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Tour Pushes Awareness of U.S.-Iraq Sanctions

The speakers are traveling as part of the "Remembering Omran" bus tour, which is circling the country to raise awareness about Iraq's state since the Gulf War in 1990-91. The tour was named after a 13-year-old Iraqi shepherd boy killed by an American bomb on May 17, 2000.

The UNC student activist group Students United for a Responsible Global Environment, sponsored the event in cooperation with Raleigh's Iraq Action Coalition.

Panel speaker Ellen Barfield said the purpose of the discussion was to increase Americans' awareness of the situation in Iraq.

Barfield said she has traveled to Iraq three times and is sure the American people are still in the dark about the Gulf War and its aftermath. "That is why we are here, to let folks know that there is tremendous suffering going on (in Iraq)," she said.

Barfield said the bombing during the Gulf War intentionally targeted Iraq's infrastructure, ruining its water treatment plants, hospitals and power plants.

Simon Harak, a Jesuit priest, was also on hand to voice concerns about violence against Iraqi people. Harak said he thinks the American government is to blame for the situation in Iraq.

He said the government tries to manipulate the media to hide the truth. "(On television during the Gulf War), you were not allowed as Americans to see more than one dead Iraqi body at a time," Harak said.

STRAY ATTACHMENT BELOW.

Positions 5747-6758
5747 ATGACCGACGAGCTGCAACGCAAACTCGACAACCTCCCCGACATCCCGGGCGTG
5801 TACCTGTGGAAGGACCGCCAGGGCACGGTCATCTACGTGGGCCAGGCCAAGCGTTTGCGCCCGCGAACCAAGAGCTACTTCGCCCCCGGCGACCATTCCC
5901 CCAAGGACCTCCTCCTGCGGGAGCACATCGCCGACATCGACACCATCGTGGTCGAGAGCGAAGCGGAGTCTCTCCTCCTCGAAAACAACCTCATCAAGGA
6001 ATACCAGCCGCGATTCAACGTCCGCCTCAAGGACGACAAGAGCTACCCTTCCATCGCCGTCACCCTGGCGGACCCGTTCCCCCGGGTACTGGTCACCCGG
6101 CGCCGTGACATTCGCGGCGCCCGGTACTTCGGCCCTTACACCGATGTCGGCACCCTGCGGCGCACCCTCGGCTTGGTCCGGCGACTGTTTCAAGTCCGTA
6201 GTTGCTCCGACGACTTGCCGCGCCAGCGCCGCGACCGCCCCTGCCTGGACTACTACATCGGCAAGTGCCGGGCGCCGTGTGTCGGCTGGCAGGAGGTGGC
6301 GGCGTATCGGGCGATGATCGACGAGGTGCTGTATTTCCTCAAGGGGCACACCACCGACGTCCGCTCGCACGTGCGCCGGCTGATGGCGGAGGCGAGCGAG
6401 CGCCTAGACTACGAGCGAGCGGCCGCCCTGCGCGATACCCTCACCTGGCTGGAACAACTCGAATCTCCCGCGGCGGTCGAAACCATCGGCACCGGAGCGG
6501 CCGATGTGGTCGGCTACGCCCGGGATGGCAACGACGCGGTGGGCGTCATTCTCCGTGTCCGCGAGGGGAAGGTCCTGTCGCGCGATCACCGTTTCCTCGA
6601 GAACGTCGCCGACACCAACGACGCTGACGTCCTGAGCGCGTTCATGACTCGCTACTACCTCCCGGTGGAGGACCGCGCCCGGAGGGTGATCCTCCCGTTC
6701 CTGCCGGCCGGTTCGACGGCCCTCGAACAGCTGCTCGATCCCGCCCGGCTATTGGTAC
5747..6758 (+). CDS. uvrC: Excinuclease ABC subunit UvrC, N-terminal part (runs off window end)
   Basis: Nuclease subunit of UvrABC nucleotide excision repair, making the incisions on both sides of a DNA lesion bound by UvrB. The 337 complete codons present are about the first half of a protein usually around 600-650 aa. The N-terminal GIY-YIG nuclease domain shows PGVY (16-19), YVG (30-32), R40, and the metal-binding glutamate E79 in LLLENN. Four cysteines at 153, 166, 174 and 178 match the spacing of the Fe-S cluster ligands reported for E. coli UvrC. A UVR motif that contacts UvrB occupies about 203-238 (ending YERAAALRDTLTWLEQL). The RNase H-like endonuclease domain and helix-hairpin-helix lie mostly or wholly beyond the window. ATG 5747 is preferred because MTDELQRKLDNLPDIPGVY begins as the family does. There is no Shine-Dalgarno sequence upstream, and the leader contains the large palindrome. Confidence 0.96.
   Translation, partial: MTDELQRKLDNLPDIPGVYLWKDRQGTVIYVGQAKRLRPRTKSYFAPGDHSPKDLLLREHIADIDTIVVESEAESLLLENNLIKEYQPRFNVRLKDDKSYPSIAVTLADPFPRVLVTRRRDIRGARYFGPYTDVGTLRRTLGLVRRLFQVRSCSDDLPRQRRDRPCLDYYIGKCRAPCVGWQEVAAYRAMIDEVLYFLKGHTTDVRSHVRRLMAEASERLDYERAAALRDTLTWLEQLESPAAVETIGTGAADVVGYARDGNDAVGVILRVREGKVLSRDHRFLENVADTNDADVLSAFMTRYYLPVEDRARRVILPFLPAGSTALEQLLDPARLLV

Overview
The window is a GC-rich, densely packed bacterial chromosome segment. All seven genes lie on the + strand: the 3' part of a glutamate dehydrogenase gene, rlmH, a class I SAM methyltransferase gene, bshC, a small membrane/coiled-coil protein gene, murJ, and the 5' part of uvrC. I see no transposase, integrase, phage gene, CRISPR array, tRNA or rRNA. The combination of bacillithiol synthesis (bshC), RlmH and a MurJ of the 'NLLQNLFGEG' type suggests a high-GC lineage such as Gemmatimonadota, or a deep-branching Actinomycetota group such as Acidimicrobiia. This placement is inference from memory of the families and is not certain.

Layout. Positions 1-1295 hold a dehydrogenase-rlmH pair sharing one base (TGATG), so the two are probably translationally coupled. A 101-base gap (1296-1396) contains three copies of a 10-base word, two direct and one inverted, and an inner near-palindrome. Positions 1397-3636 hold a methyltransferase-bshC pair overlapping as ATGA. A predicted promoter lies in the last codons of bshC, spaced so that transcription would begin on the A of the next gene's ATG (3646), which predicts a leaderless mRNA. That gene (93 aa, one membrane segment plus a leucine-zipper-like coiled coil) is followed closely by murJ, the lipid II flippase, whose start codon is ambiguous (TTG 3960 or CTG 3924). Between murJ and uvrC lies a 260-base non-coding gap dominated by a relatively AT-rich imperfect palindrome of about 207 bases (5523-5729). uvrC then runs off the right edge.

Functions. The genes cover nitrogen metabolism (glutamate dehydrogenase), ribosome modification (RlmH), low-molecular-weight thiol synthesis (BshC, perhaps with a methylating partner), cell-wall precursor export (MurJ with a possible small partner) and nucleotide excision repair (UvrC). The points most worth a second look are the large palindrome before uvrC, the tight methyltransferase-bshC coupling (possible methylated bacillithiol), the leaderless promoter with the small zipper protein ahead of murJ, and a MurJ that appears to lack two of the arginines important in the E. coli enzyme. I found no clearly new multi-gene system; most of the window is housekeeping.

He also said the only bombing aired on television was a small percentage of bombs dropped on Iraq. "Every city, every village was bombed in Iraq," Harak said. "I can't hide from you what your government tried to hide from you."

Harak also showed two videos depicting gruesome images of charred Iraqi bodies and deformed Iraqi children -- all results of American bombing.

Harak engaged audience members in conversation throughout the discussion, asking them to think about the consequences of not having suitable water to drink, food to eat or decent medical care. "More than 500,000 children under the age of five are dead as a direct result of the sanctions," he said.

One audience member, Rajaie Qubain, president of the North Carolina chapter of the American-Arab Anti-Discrimination Committee, said he was appalled by the sanctions imposed on Iraq because they are killing innocent people. "We are essentially wiping out a generation of Iraqis," Qubain said.

Other audience members said they gained a greater understanding of the current situation in Iraq.

"The issue popped up last week with Bush's bombing of Iraq, and this was an extremely valuable opportunity to inform myself on why those bombings are wrong," said Elizabeth Ferris, a freshman from Apex.

Harak said the overall purpose of the bus tour and speeches was to create a voice against suffering in Iraq.

"I not only want folks to know about (Iraq), but I want to form a community of compassion and empowerment."

The University Editor can be reached at udesk@unc.edu.

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